Southern California Genealogical Society

Problem Solvers: Using newspapers effectively as a source for passenger arrival and departure lists
By Peter E. Carr

The United States is a nation of immigrants from all over the world. Therefore, it is logical that one of the main goals of any American genealogist is to cross the water and find the ancestral homeland. Besides using the U.S. census and naturalization records for this purpose, many use passenger-arrival lists kept by the U.S. Customs during the 19th century. Many of these lists are available for most major U.S. ports, such as New York, Baltimore, Philadelphia, Boston and New Orleans, as well as many smaller ones. However, many lists have disappeared for one reason or another.

Researchers may give up once they discover that the lists they seek are not available. However, the persistent researcher always looks for ways around this stumbling block. The best way to do this is to look in newspapers. Most U.S. newspapers during the 19th century published lists of arriving and departing passengers. This was especially true of newspapers from the major arrival ports mentioned above. However, almost all coastal newspapers published them, too.

Port cities were always concerned with maritime affairs, so almost always, they published lengthy lists of vessel arrivals and departures. Usually these appeared under the heading of "marine intelligence". In some cases, the off-loaded cargo was also listed by name of consignee. Along with the vessel arrival data, the names of arriving and departing passengers were printed for each ship. Normally, the names were from ships arriving or departing from or to a foreign port. But in many cases, such as the Charleston Daily Courier, Alta California, Tampa Tribune and many others, coastal passenger data was also given.

For example, picking a newspaper from New York at random, the New York Tribune of 13 April 1866, one discovers lists of arrivals from Greytown, Nicaragua; Liverpool, England; Savannah, Georgia; and Havana, Cuba. As previously stated, the arrivals were not the only lists published. In many cases, lists of departing passengers were included, too.

One caution about any of these lists is that they usually, but not always, only showed the first- and second-class passengers by name. The steerage passengers were shown at the end of the lists in statements such as " . . . and 322 in steerage".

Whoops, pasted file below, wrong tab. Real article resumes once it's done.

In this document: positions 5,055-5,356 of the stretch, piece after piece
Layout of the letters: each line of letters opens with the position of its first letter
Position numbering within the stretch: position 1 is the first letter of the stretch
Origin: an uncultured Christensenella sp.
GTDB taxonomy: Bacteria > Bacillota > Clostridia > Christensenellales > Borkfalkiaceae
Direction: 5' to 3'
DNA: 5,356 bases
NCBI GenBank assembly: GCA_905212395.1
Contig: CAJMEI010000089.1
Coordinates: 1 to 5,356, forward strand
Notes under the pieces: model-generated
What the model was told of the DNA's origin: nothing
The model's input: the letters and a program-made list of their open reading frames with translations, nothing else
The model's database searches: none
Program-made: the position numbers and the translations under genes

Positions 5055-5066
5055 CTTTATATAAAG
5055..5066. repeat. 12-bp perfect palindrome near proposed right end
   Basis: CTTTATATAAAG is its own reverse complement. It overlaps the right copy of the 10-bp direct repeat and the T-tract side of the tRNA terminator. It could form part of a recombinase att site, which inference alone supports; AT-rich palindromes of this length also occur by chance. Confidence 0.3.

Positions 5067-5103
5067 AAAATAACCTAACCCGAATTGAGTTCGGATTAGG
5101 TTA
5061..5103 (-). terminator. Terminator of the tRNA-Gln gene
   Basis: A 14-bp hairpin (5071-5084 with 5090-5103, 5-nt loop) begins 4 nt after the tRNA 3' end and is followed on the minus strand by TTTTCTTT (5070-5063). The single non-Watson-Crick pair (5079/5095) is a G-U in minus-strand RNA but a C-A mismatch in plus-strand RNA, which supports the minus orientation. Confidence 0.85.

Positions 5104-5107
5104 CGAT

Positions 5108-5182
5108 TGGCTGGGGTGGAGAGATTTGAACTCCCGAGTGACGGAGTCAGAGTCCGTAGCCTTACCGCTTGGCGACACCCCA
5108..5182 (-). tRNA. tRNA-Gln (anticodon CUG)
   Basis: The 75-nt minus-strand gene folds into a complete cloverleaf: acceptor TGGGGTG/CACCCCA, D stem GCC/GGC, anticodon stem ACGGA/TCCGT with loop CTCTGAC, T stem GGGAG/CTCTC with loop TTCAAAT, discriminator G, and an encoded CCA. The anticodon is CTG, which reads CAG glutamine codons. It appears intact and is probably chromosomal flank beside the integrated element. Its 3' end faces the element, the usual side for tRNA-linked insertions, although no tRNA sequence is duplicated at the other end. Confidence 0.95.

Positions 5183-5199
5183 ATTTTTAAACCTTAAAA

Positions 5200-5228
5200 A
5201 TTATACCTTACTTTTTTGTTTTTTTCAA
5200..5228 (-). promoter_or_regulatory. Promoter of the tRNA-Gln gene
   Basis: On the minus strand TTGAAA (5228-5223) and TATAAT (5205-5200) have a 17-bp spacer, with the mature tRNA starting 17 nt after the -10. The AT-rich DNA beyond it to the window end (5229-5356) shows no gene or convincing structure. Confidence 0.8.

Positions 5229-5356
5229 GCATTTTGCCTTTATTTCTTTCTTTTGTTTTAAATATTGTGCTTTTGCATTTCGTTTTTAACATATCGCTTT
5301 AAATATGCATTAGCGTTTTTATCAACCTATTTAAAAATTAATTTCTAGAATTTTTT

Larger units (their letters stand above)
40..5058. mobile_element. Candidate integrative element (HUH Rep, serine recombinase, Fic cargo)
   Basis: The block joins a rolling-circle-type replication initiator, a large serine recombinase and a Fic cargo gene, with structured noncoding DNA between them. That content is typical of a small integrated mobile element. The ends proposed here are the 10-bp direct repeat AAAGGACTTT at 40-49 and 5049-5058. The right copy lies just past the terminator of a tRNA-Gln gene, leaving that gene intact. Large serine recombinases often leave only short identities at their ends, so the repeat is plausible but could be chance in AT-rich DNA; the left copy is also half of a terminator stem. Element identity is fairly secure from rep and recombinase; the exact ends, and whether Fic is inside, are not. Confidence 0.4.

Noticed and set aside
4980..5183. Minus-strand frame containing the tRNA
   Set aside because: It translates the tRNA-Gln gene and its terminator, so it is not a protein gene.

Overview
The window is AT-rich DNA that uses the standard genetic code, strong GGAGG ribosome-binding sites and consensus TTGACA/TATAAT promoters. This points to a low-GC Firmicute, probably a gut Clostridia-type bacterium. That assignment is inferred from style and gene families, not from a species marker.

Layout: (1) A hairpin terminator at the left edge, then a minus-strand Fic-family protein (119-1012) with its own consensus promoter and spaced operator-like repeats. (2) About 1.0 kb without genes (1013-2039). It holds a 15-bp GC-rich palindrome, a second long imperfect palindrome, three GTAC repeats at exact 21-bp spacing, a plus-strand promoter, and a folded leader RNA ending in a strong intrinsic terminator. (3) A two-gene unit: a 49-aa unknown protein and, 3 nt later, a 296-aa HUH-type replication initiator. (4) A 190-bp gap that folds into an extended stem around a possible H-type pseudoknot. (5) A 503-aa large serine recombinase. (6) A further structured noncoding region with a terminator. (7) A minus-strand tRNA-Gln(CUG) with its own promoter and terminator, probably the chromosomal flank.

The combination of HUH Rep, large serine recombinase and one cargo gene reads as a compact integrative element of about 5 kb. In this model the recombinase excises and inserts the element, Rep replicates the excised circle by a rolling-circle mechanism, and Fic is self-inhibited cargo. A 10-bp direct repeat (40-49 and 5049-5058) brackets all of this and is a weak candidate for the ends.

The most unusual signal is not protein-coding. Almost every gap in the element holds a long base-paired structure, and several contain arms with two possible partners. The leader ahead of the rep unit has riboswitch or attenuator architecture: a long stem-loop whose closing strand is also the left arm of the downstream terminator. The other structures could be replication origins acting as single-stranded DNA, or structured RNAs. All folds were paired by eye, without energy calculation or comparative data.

While this may sound discouraging, it is not. Because, while the name of a particular ancestor may not appear, most other data about the ship, place and date on which he or she arrived may be found.

The column of “Marine Intelligence” or “Shipping News” usually gave other details about all ship arrivals and departures. The usual information published for departing ships was: ship type, i.e., steamship, schooner, brig or others; ship name; flag, if not U.S.; name of master (captain); destination port; and local agents.

For arrivals, the information consisted of the same basic items, plus the dates of departure from the various ports, we well as information about whether it was carrying cargo and/or passengers or both. At the end of the column, details were provided about any marine disaster anywhere in the world. In some cases, weekly lists were published by ports and geographical areas, showing the details or arrivals and departures at foreign ports in Europe, Africa, Asia, Australia and South America. For smaller ports, it may have included several days’ data and was published weekly.

Locating newspapers should not be difficult. Modern guides such as Ayer’s Directory of Newspapers and Periodicals and R. R. Bowker’s National Directory of Weekly Newspapers provide information about newspapers presently being published. To locate older newspapers, consult Winifred Gregory’s American Newspapers, 1821-1836: A Union List of Files Available in the United States and Canada. For newspapers on microfilm or microfiche, try Newspapers in Microform United States, 1948-1972 (these dates have nothing to do with the dates of the newspapers). This guide was published by the Library of Congress in 1973. A supplement is also available. This compilation by states and localities provides data about which newspapers have been microfilmed and which institution or library has it in its collection. The same type of compilation is available for foreign newspapers held by American institutions.

Many newspapers have been indexed. For example, among others there are A Personal Name Index to The New York Times, 1851-1974, by Byron A. Falk, as well as A Guide to Newspaper Indexes in New England, published by the New England Library Assn.

Besides these guides, there is the United States Newspaper Program, which is an attempt by each state to collect and microfilm as many of the newspapers published in their state as possible. Though not all states are participating, it is an invaluable resource. One may write to the Library of Congress for a list of participating states, as well as more information about the project.

Many online resources are available through a computer. The RootsWeb Guide has newspapers and city directories at If all else fails, go to Cyndi’s List at Wait for it to load, then access the link for newspapers.

Many other resources for passenger lists, not related to newspapers, are also available on the Web. This list keeps growing every day, so check it often. The Family History Library in Salt Lake City and through its branches has an excellent collection of newspapers, too.

Don’t be discouraged if your local library does not have the newspaper you need. Use their interlibrary loan services, and, for a small, fee, if any, the microfilm will be brought to your library within a few weeks.

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